FIGS. 35-42 show an alternative embodiment of the present invention. A flow regulation vent 250 includes a generally round flap portion 252 and a generally tubular fixed housing portion 254. The fixed housing portion 254 includes a user side 256 adapted to be connected to a mask and a flow generator side 258 adapted to be connected to a pressurized supply of gas from a flow generator to position the flow regulation vent 250 between the mask and the flow generator. The fixed housing portion 254 further includes a primary vent orifice 260 positioned near the user side of the housing and a secondary vent orifice 262 positioned near the flow generator side of the housing 254, each flowingly connected to an exhaust orifice 264 (see FIG. 38) exposed to the atmosphere to allow gas flow between each of the primary vent orifice 260 and secondary vent orifice 262 and the exhaust orifice 264. In the embodiment shown, the secondary vent orifice 262 is in the form of a plurality of smaller orifices 266 but can also have other configurations, as discussed above. See FIG. 37. The secondary vent orifice 262 is positioned on a curved surface 274 of the fixed housing portion 254 and is adapted to engage a movable portion 278 of the flap portion 252.
The fixed housing portion 254 also includes a flap seating flange 268, against which a fixed portion 276 of the flap portion 252 seats and a projecting orientation pin 270 for engaging an orientation orifice 272 in the flap portion 252 for properly orienting the flap portion 252 with respect to the fixed housing portion 254 when the flow regulation vent 250 is assembled. A hinge portion 280 connects the movable portion 278 of the flap portion 252 to the fixed portion 276. In the preferred embodiment, a radially outer portion of the curved surface 274 generally smoothly transitions to the flap seating flange 268 to provide a continuous surface against which the movable flap portion 278 can engage as it moves from a relaxed position to a flexed position.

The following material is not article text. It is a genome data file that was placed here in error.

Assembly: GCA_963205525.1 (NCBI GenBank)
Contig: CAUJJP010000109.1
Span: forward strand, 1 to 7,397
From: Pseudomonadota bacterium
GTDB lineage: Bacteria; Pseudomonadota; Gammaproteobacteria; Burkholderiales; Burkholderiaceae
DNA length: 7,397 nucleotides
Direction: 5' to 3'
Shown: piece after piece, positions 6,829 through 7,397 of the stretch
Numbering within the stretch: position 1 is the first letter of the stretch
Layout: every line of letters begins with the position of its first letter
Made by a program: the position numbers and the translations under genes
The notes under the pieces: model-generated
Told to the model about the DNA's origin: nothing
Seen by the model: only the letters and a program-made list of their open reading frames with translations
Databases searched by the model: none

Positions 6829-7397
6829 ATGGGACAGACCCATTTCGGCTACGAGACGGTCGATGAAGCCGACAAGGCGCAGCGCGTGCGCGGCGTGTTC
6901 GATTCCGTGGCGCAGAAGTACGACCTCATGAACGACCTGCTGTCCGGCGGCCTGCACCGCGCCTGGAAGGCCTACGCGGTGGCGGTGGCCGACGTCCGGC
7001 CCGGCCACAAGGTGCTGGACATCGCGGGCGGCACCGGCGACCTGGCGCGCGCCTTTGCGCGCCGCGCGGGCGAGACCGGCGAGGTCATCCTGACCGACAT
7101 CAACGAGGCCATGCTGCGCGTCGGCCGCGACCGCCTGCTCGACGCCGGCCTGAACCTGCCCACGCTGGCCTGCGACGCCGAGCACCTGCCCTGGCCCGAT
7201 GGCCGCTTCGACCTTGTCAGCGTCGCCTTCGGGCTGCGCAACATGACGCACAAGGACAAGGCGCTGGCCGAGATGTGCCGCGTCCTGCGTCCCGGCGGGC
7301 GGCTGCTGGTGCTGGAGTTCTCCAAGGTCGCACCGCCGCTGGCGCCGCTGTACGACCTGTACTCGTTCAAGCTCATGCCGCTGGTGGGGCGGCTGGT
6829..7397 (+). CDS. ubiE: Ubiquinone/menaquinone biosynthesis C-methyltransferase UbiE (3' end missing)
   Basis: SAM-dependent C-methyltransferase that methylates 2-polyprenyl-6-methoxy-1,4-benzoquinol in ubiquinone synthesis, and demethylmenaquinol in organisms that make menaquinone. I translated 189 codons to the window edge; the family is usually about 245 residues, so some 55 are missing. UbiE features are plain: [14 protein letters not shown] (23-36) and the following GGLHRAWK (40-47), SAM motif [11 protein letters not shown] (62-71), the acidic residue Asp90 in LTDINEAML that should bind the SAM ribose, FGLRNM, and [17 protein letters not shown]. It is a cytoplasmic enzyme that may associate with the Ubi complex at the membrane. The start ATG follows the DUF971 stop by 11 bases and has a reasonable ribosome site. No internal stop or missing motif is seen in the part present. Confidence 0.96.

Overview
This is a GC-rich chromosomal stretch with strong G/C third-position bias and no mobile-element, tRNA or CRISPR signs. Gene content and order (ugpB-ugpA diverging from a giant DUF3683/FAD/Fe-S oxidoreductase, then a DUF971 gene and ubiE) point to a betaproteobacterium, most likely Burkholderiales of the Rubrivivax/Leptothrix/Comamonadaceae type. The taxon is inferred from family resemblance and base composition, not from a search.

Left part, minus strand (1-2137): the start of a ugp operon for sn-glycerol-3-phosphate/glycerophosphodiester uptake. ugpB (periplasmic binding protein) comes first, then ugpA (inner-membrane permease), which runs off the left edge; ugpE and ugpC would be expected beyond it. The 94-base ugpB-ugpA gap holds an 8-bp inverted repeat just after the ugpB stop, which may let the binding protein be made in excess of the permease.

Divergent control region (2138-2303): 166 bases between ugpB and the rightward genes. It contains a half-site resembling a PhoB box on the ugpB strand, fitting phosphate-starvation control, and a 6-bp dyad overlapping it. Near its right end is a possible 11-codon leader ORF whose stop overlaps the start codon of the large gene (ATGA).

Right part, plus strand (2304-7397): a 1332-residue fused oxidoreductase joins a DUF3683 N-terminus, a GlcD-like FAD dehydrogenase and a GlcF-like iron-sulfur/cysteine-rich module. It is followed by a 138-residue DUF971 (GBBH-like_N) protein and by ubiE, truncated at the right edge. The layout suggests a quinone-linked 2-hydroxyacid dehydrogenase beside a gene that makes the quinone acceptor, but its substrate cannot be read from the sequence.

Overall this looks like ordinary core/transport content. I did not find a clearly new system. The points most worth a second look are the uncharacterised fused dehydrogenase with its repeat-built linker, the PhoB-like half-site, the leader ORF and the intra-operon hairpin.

The vent 250 of this embodiment operates as follows, with special reference being made to FIGS. 40-42. FIG. 40 shows the vent 250 during inhalation by the user. The air flow from the flow generator (shown as upward pointing arrows in the Figure) has overcome a natural spring force of the flap 252 to move the movable portion 278 of the flap 252 toward the user, increasing a flow area between the movable portion 278 and the fixed portion 276 of the flap 252. This allows ample air flow to the user during inhalation and prevents any feeling of asphyxiation. The movement of the movable portion 278 has also brought more of the movable portion 278 into contact with more of the curved surface 274 and progressively reduced a flow area between movable portion 278 and the curved surface 274 to reduce flow through the secondary vent orifice 262. This reduces a total flow area through vent orifices 262 and 260 to reduce flow through the exhaust orifice 264 from air flow from the flow generator or from exhalation.
During exhalation, as shown in FIG. 41, the spring force of the flap 252 has returned the movable portion 278 of the flap 252 to a relaxed position, minimizing the flow area through the flap 252. This acts as a non-rebreathing mechanism, minimizing any exhalation into the flow generator conduit and creating CO2 buildup there that will be rebreathed by the user and similarly acts as a one-way valve to prevent oxygen from going back into the flow generator conduit should the flow generator stop working due to malfunction. This also minimizes any incoming gas flow from the flow generator during exhalation. The movement of the movable portion 278 has also uncovered the secondary vent orifice 262 flow area to add that area to that of the flow area of primary vent orifice 260 and increase a total outflow area of the vent 250 for the exhalation gases. With the increased total outflow area, as well as less flow through the total outflow area due to inflow from the flow generator, the exhalation gases can exit the mask at a greater flow rate. This increases CO2 outflow from the mask and decreases undesirable CO2 buildup in the mask. The vent 250 also results in lower mask pressure during exhalation as a result of the increased total outflow area and decreases the pressure rise time in the mask, as compared to conventional masks.